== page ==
Soon after Martha and her band completed their set, I heard Amelia’s Mechanics begin their sound check. The large crowd attended this special evening as a CD release party for this local, female band. Both vocalists, each named Molly, sang and strummed into their microphones and communicated with the sound person. Then with a perplexed expression, one Molly spoke into her microphone, “I’m sorry, but we’ve been told that you all must leave.” The audience kept chattering and thought it part of the sound check. Again, Molly spoke, “Really, the Fire Marshall has asked that every body leave because the numbers are over code.” With more encouragement, the folks began to stream outside. I watched as the masses streamed outside, lined up on the sidewalk and snow fell softly upon them. I spotted John and Moni and wished they would take me home. After all, it was midnight and with this snow, I could end up in an accident. I must admit, I felt young being out so late and missed the days of living with Chris at NC State.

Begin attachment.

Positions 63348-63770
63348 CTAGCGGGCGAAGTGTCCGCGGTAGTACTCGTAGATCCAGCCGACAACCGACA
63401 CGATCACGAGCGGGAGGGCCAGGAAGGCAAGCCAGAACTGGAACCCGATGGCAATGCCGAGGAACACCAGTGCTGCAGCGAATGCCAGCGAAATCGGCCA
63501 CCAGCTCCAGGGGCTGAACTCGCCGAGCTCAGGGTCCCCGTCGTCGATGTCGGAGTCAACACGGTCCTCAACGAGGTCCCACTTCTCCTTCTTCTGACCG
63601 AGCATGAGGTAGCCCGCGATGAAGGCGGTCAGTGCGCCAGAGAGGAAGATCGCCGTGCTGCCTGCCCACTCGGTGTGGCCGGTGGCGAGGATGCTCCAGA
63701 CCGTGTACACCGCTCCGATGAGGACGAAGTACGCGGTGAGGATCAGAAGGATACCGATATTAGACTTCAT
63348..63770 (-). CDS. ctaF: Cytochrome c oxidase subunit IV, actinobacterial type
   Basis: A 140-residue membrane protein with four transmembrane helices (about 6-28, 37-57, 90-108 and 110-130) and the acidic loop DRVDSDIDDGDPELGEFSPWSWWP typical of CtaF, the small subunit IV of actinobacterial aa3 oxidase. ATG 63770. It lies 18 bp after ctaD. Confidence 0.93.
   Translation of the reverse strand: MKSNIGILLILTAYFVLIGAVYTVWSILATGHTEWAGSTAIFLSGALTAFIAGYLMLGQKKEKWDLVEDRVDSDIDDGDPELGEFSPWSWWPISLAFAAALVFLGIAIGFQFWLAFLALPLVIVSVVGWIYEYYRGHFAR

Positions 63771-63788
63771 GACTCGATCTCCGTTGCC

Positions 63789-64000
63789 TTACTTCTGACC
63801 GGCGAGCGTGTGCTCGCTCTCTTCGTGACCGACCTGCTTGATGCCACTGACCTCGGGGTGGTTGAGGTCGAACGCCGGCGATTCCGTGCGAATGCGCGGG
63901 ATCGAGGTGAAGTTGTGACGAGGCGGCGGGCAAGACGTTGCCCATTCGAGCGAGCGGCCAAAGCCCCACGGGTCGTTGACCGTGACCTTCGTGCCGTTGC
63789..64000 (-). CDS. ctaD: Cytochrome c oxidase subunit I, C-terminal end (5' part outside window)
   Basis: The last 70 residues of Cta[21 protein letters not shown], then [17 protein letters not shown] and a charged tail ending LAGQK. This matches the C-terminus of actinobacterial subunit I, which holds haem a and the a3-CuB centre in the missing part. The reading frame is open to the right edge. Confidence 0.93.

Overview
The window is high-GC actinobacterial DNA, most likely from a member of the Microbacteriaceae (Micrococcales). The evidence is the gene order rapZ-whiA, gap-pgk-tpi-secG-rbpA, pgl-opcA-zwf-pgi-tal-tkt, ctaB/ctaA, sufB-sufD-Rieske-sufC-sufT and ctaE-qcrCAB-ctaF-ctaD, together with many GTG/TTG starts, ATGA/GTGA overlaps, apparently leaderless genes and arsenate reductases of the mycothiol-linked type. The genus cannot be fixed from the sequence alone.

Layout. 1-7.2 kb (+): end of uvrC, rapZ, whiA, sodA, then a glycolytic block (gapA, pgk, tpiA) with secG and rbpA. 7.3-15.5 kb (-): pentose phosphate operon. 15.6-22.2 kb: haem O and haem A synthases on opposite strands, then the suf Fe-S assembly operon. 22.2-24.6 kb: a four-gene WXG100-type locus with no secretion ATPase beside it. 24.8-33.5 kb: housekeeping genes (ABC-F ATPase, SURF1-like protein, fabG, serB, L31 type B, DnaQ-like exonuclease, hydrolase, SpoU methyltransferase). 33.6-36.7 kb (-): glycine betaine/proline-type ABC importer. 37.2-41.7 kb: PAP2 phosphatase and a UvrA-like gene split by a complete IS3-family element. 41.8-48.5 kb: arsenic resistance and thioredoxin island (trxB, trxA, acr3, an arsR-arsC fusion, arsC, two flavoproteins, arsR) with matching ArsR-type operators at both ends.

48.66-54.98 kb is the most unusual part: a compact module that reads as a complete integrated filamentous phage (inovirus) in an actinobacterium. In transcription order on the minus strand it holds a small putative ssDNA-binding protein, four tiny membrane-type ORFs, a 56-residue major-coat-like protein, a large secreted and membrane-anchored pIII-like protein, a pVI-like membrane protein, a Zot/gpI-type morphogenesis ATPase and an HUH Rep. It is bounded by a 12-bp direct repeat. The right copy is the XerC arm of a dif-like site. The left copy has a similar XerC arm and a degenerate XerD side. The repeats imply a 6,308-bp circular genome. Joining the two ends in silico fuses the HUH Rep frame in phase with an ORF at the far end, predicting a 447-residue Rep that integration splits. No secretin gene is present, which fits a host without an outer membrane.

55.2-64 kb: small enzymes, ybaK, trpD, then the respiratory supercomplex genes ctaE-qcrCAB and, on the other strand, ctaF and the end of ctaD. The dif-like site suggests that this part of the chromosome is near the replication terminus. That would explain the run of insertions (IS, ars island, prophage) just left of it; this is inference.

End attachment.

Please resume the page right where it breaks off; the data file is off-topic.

The Fire Marshall counted heads and folks kept streaming into the outdoors. Eventually, the officials allowed about half the folks to return and, unfortunately, John and Moni, again, disappeared into the building. I waited outside where I watched a black fellow sell hot dogs from his sidewalk grill until snow completely covered my windshield. Around two o’clock, Moni and John, with smoke free hair, consumed hog dogs. After sweeping the snow from my windshield, John safely steered me home to my warm garage.

Through their lives, Moni and John witnessed the change in attitudes toward smoking, Moni from a Midwestern state and John from a Southern tobacco state. In each region, it took too long for the nation to accept scientific research and promote healthy life-styles. Many people who once smoked to sooth their nerves, appear hip, and pass the time, now seek out other means to address these traits. But for today’s college students, there is no single behavior that replaced smoking as the icon of a past generation and their image of “coolness.”